But knowing Govenor Perry, he would love to accept this trade even though it primarily benifits Amazon. The fact is that Amazon needs to have strategicaly placed regional distribution centers. A majority of states sales and use tax law say’s theses distribution center represent substantial Nexus and require Amazon to collect sales tax.

      Texas shouldn’t cave becuase Amazon is backed into a corner. Taking away the sales tax issue Texas is a great location for a distribution center. It has a huge mail hub at DFW Airport, its a right to work state, and it has a retailer friendly corporate tax through the Texas Margin Tax. Stay strong Texas. Once this Amazon sales tax issue is settled Amazon will be creating jobs in Texas for the right reasons and not as a result of a bribe.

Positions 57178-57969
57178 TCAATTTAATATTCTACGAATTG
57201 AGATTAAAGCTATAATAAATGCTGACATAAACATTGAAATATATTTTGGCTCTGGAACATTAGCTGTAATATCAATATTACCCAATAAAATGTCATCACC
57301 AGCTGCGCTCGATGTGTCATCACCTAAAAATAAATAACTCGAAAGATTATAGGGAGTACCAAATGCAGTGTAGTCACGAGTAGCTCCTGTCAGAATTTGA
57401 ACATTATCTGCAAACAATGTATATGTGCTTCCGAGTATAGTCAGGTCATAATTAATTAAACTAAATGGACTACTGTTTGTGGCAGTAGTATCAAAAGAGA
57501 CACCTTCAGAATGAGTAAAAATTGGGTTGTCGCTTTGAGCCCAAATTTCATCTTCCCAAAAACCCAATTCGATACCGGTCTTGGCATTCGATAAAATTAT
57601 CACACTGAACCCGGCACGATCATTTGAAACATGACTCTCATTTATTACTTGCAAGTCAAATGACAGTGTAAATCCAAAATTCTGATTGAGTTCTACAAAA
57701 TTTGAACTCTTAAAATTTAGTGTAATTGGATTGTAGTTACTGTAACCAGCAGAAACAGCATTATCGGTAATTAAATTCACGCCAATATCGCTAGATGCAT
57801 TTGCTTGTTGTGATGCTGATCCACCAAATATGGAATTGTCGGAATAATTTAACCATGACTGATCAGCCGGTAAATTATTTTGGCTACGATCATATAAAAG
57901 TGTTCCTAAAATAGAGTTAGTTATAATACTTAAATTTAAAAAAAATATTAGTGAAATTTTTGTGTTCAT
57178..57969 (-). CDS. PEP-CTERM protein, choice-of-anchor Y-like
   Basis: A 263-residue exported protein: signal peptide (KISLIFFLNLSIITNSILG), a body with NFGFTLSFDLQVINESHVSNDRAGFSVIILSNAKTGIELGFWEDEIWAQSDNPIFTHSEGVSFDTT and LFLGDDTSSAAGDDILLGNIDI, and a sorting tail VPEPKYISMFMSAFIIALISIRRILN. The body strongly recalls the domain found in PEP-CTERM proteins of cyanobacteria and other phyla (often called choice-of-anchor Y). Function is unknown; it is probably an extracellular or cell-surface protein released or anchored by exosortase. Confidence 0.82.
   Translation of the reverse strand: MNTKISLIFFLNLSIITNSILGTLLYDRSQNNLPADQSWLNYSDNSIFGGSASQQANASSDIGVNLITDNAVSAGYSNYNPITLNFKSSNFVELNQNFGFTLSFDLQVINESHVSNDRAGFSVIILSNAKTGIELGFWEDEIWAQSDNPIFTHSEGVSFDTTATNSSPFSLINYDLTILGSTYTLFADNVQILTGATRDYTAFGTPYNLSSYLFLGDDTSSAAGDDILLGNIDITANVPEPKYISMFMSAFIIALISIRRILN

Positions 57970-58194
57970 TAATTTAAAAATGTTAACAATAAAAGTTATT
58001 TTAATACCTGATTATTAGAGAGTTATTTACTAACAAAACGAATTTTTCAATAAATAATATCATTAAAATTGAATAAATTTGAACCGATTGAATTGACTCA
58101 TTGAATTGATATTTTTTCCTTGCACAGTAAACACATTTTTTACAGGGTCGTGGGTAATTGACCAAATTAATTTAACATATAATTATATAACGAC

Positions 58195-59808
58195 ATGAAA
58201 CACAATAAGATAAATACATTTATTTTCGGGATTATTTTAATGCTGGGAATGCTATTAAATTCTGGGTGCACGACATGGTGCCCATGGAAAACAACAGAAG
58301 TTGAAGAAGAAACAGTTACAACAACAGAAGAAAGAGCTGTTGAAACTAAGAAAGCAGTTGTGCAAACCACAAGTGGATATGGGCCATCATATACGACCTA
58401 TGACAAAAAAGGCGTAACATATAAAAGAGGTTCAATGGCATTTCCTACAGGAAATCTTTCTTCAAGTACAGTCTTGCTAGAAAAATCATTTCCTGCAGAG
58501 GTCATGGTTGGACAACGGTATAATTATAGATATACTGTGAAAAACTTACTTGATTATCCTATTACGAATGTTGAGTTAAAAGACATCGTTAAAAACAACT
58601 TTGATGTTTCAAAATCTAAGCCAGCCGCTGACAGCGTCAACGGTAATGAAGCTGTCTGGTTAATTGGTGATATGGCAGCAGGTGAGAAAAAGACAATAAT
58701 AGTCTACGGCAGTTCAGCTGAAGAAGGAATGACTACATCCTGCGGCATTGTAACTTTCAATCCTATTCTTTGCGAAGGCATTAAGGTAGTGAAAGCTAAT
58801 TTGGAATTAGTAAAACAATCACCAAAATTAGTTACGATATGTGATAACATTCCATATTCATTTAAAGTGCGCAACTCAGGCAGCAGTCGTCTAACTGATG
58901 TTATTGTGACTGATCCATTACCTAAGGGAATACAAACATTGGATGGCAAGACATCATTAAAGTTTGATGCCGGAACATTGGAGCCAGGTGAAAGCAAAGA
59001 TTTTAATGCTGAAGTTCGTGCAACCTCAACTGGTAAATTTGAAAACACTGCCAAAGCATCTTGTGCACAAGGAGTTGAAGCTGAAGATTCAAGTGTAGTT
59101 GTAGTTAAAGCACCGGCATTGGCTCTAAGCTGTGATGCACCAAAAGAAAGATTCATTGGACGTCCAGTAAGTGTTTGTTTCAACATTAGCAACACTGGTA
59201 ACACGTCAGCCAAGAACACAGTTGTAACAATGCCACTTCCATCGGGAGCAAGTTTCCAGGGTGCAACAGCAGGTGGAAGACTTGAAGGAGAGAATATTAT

• http://info.opas.com/avoid-sales-tax OPAS

    The new legislature in California looks like the future, I think. Eventually Amazon will have to give in and start collecting sales tax in Texas and other states.

    Of course, consumers won’t be happy about paying sales tax, and many are already discovering ways to avoid doing so. For example, many consumers in California and New York already use package forwarding services from Oregon (where there is no state sales tax) to shop tax-free online, even though their states collect sales tax on online purchases. (You just order with an Oregon address, then have your packages forwarded to your own state, tax-free). See There seems to be more action in favor of the tax than against it. I think that eventually Amazon will have to give in and start collecting sales tax in Texas and other states.